Expectancy Theory of Motivation

What is the Expectancy Theory of Motivation?

The expectancy theory of motivation was proposed by Victor Vroom at the Yale School of Management, in the 1960s. This theory suggests that an individual’s motivation is a result of a rational calculation. There is a measurable link between the type and amount of effort invested and the amount and type of reward expected.

Individuals usually form choices based on whether they believe that the expected results of a specific behavior will correspond with or eventually lead to their desired results. This process begins in childhood and continues entirely throughout a person’s life.

The expectancy theory of motivation suggests that people are motivated to engage in certain behaviors based on their beliefs about whether those behaviors will lead to desired outcomes. For example, an employee may work longer hours or on weekends if they believe it will ultimately result in a future raise.

Expectancy theory has three key factors: expectancy, instrumentality, and valence. Let’s take a deeper look into each of these below.

The Three Key Factors of Motivations Expectancy Theory

1.      Expectancy

Expectancy is the belief that if you work hard (your effort) you will be able to hit the targets (your performance) that have been set for you. This is the rate at which you expect to be rewarded for your effort.

You make this judgment based on a number of factors, including:

  • The past experiences you have had.
  • Your confidence in your ability.
  • The difficulty level you perceive the target is to achieve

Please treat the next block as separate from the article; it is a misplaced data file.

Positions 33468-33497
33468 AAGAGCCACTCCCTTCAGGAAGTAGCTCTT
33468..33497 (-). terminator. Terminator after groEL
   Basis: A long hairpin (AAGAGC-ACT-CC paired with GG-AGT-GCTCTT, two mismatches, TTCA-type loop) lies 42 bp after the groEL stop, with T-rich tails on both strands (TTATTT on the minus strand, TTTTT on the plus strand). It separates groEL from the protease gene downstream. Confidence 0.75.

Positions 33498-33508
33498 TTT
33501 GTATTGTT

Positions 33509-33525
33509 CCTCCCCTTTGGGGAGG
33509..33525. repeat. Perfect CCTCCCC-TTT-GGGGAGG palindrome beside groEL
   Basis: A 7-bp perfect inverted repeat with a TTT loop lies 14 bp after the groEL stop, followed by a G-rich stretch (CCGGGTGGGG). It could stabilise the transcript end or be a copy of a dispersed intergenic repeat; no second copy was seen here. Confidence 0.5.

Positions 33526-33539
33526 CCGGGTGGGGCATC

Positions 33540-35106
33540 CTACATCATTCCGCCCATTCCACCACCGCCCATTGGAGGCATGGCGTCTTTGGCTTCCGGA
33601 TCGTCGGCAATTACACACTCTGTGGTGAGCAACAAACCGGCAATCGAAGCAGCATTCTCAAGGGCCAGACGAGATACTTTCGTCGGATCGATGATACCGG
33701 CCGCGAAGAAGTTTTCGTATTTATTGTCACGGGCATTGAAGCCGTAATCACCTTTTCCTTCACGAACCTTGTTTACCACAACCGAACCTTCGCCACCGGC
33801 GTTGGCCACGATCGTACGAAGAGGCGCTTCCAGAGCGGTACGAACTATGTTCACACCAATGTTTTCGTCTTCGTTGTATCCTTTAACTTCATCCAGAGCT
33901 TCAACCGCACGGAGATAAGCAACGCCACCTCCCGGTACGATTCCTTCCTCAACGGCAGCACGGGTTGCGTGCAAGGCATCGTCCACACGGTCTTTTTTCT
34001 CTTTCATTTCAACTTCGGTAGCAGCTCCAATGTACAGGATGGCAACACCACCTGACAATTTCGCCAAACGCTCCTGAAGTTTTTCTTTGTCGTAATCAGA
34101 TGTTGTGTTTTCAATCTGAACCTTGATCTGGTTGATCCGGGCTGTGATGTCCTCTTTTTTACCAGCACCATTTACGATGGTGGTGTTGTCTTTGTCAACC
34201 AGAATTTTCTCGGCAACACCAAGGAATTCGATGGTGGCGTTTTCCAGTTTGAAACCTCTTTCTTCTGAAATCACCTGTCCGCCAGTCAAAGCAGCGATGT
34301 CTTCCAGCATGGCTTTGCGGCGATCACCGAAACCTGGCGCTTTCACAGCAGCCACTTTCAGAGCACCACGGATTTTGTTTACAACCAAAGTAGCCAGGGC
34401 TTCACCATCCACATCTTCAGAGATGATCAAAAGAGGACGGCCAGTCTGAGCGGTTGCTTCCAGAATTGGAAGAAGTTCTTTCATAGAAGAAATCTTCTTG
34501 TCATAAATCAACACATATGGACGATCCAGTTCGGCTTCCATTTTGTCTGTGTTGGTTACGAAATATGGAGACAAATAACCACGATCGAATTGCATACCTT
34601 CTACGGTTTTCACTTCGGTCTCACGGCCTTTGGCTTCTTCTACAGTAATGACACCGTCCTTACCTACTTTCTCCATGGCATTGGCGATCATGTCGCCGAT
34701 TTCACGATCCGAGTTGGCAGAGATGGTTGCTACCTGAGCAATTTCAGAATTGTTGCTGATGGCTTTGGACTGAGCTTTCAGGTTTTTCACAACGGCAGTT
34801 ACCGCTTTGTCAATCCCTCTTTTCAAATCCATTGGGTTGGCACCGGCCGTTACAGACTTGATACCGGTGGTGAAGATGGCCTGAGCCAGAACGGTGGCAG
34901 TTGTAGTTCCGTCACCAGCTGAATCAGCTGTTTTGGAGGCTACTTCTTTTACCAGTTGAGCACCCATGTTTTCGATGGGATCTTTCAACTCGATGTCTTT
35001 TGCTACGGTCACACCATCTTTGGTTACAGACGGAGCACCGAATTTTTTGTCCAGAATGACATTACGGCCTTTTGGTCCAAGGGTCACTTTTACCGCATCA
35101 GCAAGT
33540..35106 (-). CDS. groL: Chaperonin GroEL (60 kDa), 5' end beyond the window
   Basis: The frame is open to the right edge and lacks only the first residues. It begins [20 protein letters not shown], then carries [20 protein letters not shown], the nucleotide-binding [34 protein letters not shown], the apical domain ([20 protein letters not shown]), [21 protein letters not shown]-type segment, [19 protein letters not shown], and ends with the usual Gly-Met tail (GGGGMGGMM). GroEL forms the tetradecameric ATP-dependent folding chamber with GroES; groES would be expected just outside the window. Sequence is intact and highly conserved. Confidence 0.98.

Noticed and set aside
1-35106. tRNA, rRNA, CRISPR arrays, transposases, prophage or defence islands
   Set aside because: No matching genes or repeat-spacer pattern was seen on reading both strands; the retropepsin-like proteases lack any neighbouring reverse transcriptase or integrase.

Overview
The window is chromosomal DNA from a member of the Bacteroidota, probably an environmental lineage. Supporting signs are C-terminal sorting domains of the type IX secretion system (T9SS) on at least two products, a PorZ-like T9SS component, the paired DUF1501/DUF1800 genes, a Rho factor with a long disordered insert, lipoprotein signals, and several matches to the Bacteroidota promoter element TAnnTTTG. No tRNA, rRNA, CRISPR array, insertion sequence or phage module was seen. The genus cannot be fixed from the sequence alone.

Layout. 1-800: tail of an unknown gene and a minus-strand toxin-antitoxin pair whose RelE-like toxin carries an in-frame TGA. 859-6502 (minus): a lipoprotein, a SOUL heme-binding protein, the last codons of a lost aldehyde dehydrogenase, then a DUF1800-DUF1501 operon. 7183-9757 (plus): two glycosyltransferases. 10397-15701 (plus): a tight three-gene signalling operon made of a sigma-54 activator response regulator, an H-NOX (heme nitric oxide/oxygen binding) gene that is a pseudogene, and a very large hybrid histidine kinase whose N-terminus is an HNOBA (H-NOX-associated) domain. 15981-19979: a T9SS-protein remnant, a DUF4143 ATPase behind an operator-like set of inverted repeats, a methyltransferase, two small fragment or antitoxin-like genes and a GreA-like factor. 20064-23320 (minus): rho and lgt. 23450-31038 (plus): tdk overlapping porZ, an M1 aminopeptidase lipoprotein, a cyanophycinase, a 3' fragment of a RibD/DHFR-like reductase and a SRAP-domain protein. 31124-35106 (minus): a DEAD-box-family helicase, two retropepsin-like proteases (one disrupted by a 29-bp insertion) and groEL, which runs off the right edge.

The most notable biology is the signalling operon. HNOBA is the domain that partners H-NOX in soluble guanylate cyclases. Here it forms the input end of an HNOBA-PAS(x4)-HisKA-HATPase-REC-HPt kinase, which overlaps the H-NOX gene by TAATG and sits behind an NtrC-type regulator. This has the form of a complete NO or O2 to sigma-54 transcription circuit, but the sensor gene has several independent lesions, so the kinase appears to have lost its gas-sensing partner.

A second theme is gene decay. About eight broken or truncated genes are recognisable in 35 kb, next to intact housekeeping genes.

• Whether or not the target is under your control.

An example of expectancy is thinking, “If I work hard, I can reach the targets my boss has set for me”.

Some of the most common factors associated with your level of expectancy include:

Self-efficacy:

Your Motivation level can be affected by your belief that you have the necessary skills and abilities to perform the task. Meaning, you think you are good enough, or that you are not.

Goal difficulty:

Your expectation of the outcome is influenced by the level of difficulty of the goal or task. So, you believe that it is within your reach or it is not.

Control:

Your efforts can be greatly influenced by the amount of control you believe you have over your task performance. This means you believe you are in control or that you are not.

Related: Goal Setting and Accomplishment Mini-Course

2.      Instrumentality

In this factor, you’re assessing how likely you are to receive a reward if you hit the targets that have been set for you.

Again, you make this judgment based on a number of facets, including:

  • Is the relationship clear between performance and reward (outcome)?
  • How much do you trust the person who is deciding the reward?
  • How transparent is the decision-making process around who gets what reward?

An example of instrumentality is thinking, “If I accomplish all of the targets set for me, then I am sure I will get the promotion?”